We left Guadeloupe — an island in the Caribbean — on the 18th of March with 1.5 tons of fresh water, plenty of food, and a very good spirit aboard. Our destination: Horta, Azores.

Due to the lack of wind at the beginning, we sailed not more than 100 miles in three days.

"Will we ever get there?" the mind starts wondering.

It was hot. We were slowly adapting to that new way of living. We had no more sight of land. I got my period and a lot of cramps. Some people were a bit seasick. Some got sunburnt. Some were over-excited. Some stayed quieter.

Good idea to heave to (a maneuver to "park" the boat while out at sea) and go for a swim.

Below us: a few thousand meters of depths and mysteries.

We are just a sand grain within an immense liquid desert.

Swimming in the deepest public swimming pool of the world

The realization that now it was just us, this ship, and ... us: has sunk in.

Except from some of the crew that were already aboard, most people didn't know each other before. 15 strangers from 10 different nationalities, confined on a wooden ship.

Once you start sailing, there is no escape.

Survival is priority.

Collaboration is a must.

Good humor and love in the details were key secret elements.

And oh my god: Grayhound has so much love everywhere! I was already so in love with this ship and those people.

Together we would spend weeks surrounded by nothing but blue - that sometimes turned gray, or pitch black. Very quickly we turned from strangers to a family, relying on each other to save water, navigate, entertain ourselves, fix stuff, stay healthy, and remain safe. When you go to sleep, you literally trust your life to those on watch, who were strangers just a few days ago and now hold the tiller with 15 lives in their hands.

What a practical way to build trust - in others and in our own selves.

Adam during one of his night watches

20th of March, Equinox, sun declination 0º: positioned directly over the equator.

A good day for Filémon — our wonderful captain — to ask me to draw the scale of the chart we would use for navigation. We were ready to cover the screen of our GPS with a big tape and trust our discipline and commitment to follow a dead reckoning as precise as possible.

For me, this was one of the best tasks of our routine.

The idea of not relying solely on technology inspires us to push laziness aside and challenge our brains, reaffirming our ability to think for ourselves and work as a team to determine where we are and how to continue our journey.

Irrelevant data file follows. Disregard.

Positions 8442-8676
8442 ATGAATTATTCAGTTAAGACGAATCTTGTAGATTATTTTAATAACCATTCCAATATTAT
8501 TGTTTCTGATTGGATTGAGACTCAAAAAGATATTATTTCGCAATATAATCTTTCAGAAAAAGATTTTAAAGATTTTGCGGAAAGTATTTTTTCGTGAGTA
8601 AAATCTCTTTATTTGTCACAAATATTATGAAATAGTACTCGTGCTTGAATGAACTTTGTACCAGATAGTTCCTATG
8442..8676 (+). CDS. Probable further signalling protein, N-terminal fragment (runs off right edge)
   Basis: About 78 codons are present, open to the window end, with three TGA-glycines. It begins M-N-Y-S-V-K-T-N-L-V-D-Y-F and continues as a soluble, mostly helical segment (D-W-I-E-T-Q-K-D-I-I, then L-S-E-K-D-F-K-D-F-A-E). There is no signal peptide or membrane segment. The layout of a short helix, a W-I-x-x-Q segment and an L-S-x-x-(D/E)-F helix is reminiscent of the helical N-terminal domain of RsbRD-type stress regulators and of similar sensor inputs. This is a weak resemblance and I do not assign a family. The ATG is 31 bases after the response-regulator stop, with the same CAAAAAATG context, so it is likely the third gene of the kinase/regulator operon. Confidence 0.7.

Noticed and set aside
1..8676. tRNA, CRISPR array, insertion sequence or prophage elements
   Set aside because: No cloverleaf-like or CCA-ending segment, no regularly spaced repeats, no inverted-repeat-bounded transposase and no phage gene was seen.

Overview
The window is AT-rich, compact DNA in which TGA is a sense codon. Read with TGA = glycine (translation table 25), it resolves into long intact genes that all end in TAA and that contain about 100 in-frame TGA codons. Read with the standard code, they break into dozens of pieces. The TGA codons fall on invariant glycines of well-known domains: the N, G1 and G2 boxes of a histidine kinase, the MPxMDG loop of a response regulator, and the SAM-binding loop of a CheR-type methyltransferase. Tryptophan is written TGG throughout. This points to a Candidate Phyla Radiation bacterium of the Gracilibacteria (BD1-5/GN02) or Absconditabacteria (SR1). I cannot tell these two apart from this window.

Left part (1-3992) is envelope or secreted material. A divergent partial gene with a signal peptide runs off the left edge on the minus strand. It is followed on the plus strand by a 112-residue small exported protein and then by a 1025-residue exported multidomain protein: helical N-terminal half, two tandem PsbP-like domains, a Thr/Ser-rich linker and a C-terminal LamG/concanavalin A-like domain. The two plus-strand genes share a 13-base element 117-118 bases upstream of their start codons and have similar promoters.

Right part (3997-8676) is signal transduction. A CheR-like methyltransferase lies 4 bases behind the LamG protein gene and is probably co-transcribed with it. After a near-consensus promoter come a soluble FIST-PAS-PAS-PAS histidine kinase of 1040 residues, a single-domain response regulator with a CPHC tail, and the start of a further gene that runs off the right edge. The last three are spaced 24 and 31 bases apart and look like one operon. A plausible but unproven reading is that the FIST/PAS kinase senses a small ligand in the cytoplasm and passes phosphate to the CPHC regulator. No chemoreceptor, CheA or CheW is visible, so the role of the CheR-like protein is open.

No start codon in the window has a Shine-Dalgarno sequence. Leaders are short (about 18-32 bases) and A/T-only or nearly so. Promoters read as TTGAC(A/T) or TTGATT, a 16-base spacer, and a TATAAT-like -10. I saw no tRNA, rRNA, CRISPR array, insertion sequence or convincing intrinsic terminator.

Malcom and I drawing the first chart we used as a base for our dead reckoning

"Ready?" - someone holding a bottle would ask another person holding a watch.

"Go!" - you shout when the first knot appears.

The chronometer would run while a bottle flows in the water, tied to a long rope of 37 meters between two single knots. When your finger touches the second knot, you say "Stop!" and the person holding the watch tells you how many seconds passed.

This is how we measured our speed, inspired by the old system of Chip Logs.

If we know our average speed for the last hour, the course steered, and the last estimated position, we know the distance covered and can plot the current estimated position on the chart.

Together with dead reckoning, we also practiced Celestial Navigation with Filémon: a dream I had for a long time, specially after studying at Enkhuizener Zeevaartschool and having had the best navigation teacher ever.

Almost every day aboard, or whenever the sun was out, we would take sun sights, do massive calculations, and draw lines of position on the chart to correct our dead reckoning — which inevitably, after a few days, would end up a few miles away from where we probably were, due to under- or overestimation of speed, leeway or set (wind or current drift), or other factors.

Dead reckoning and Lines of Position from sun sights: where are we?

For some, all of this might seem outdated and a waste of time, but for others (like me), it is pure wisdom, great fun, and a path to a more ancestral future. A future where we rely less on machines and give more importance to our own hands, eyes, thoughts, and intuition. Navigating without modern instruments is definitely a way to tune our antennas and reawaken all our senses, connecting us much more to ourselves, to the ship and nature.

"At sea, it doesn't matter who you are, but you must know where you are."

Between sextants and calculations

We knew our estimated latitude and longitude, but still, you are just this tiny dot in the middle of a giant body of water.

You become nothing.

Steering and watching the sun rise

The feeling of loneliness is inevitable.

Humility arrises.

We were so far from everything and everyone—no sight of land for weeks, no sight of other humans. Just water and one radio call to a french catamaran that crossed our path once during the night. It was just us and us, the sea, and sometimes a bird or two, maybe some dolphins here and there.